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Sweet Corn Pheromone Trap Network for Western New York, 2006

This is a seasonal scouting report giving growers in the Western New York area information on the presence of sweet corn pests and recommendations on scouting and thresholds. The report is written by Abby Seaman, NYS IPM's Area Extension Educator for Vegetables.

For 9/19/06

For the locations reporting this week, ECB counts for both races are in the single digits, with the exception on Penn Yan.  Corn earworm catches are also zero or in the single digits this week  Fall armyworm catches are high at several locations.  Late sweet corn fields are very attractive to egg-laying moths because they are islands of fresh vegetation in a sea of mature, dry, or senescent crops and wild plants.  Infestation levels at harvest can be very high in these fields, so insecticide applications are needed, especially while the silks are fresh and green.  Insecticides are no longer warranted when the field is within one week of harvest.

The spray threshold in silk stage fields is 5% infested plants.  Scout the ear zone (roughly from two leaves above and one leaf below the ears) for ECB egg masses and ECB or FAW larvae.  Egg masses are found most frequently on the underside of leaves near the midrib, and consist of approximately 10-20 flattened eggs overlapping like fish scales. Eggs are white when first laid, turning cream colored after a couple of days, and show the black head capsules of the tiny larvae through the surface of the eggs when within 1 day of hatching (the "black head" stage).  Egg masses can also sometimes be found on the flag leaves of the ears or on the husk itself.  Eggs take approximately 100 base 50 degree days to hatch.   When temperatures are in the 70's during the day and the 50's at night egg masses will take about a week to hatch.  When temperatures are in the 80's during the day and the 60's at night, they could hatch in only 4 days.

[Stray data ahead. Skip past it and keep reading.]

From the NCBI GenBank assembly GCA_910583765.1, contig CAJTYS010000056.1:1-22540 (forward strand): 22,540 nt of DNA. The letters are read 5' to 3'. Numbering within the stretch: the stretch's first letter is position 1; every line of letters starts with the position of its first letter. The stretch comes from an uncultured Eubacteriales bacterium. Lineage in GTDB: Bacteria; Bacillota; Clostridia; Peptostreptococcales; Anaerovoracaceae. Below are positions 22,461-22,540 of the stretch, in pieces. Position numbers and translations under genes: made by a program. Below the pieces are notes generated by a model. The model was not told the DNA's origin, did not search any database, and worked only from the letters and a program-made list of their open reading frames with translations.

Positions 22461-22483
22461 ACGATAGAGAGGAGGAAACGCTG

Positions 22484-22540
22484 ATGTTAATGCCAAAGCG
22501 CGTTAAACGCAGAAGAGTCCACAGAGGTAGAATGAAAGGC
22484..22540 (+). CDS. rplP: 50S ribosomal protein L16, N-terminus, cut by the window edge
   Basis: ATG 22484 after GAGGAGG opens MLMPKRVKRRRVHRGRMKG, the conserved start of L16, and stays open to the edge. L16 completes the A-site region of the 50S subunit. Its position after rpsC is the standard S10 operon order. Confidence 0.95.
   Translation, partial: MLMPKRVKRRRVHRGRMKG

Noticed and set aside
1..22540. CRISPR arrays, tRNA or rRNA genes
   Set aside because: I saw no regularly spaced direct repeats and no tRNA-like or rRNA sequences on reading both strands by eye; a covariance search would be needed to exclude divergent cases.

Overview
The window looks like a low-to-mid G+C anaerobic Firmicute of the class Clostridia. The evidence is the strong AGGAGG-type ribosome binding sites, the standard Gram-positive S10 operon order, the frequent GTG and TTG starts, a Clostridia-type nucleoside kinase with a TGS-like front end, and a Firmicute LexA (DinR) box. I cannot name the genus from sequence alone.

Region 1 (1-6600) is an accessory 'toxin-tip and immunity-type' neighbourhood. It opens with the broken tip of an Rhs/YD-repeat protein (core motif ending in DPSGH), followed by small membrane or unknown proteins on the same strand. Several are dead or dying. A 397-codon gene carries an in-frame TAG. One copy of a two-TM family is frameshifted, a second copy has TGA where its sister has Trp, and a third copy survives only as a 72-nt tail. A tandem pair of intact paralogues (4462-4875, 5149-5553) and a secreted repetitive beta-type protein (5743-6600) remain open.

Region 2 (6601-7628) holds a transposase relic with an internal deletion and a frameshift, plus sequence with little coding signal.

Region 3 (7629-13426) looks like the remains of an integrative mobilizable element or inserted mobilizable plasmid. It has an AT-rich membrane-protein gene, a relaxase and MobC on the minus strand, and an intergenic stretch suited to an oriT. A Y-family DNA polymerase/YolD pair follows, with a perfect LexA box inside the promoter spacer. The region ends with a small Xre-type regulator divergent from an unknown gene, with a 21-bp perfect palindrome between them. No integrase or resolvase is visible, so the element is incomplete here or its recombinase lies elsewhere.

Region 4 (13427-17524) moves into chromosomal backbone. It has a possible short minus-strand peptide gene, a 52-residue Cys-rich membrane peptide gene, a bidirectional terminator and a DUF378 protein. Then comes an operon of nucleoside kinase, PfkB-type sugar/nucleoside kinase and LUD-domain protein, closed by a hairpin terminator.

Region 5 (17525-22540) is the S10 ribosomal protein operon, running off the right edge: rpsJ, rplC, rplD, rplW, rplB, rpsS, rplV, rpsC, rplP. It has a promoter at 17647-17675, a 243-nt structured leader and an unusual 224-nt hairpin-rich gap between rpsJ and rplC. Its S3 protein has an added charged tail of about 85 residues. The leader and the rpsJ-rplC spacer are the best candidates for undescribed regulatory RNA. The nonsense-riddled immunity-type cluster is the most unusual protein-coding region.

Look down into the tops of the silks for newly hatched larvae, and pull the ear away from the stalk slightly to look for larvae feeding between the stalk and the ear.

Once CEW are being caught in higher numbers, insecticide applications in silk stage fields should be determined by CEW trap catches.  The recommended spray intervals for CEW should be adequate for ECB and FAW control.  Because CEW lay their eggs directly on the silk, and eggs are difficult to find in the field unless the population is VERY high, we rely on pheromone trap catches rather than scouting to make CEW management decisions.  It is most important to adhere to the recommended spray intervals when the field is in the green silk stage.  The chart below indicates recommended spray intervals during the silk stage for a range of trap catches:

Average CEW Pheromone Trap Catches

Per Day

Per Five Days

Per Week

Days Between Sprays

<0.2

<1.0

<1.4

No Spray (for CEW)

0.2-0.5

1.0-2.5

1.4-3.5

6 days

0.5-1.0

2.5-5.0

3.5-7.0

5 days

1-13

5-65

7-91

4 days

over 13

over 65

over 91

3 days

Add one day to the recommended spray interval if daily maximum temperatures
are less than 80 F for the previous 2-3 days.

Location

ECB-E

ECB-Z

CEW

FAW

Baldwinsville (Onondaga Co.)

NA

NA

NA

NA

Batavia (Genesee Co.)

NA

NA

NA

NA

Eden Z (Erie Co.)

NA

NA

NA

NA

Farmington (Ontario Co.)

5

0

2

0

Hall (Ontario Co.)

1

2

0

31

Hamlin (Monroe Co.)

0

3

0

10

Kennedy (Chautauqua Co.)

0

3

4

40

King Ferry (Cayuga Co.)

NA

NA

NA

NA

Kirkville (Madison Co.)

NA

NA

NA

NA

LeRoy (Genesee Co.)

0

2

0

82

Lockport (Niagara Co.)

NA

NA

NA

NA

Medina (Orleans Co.)

NA

NA

NA

NA

Olean (Cattaraugus Co.)

0

3

0

6

Owego (Tioga Co.)

0

1

1

NA

Penn Yan (Yates Co.)

2

18

5

19

Spencerport (Monroe Co.)

NA

NA

NA

NA

Williamson (Wayne Co.)

NA

NA

NA

NA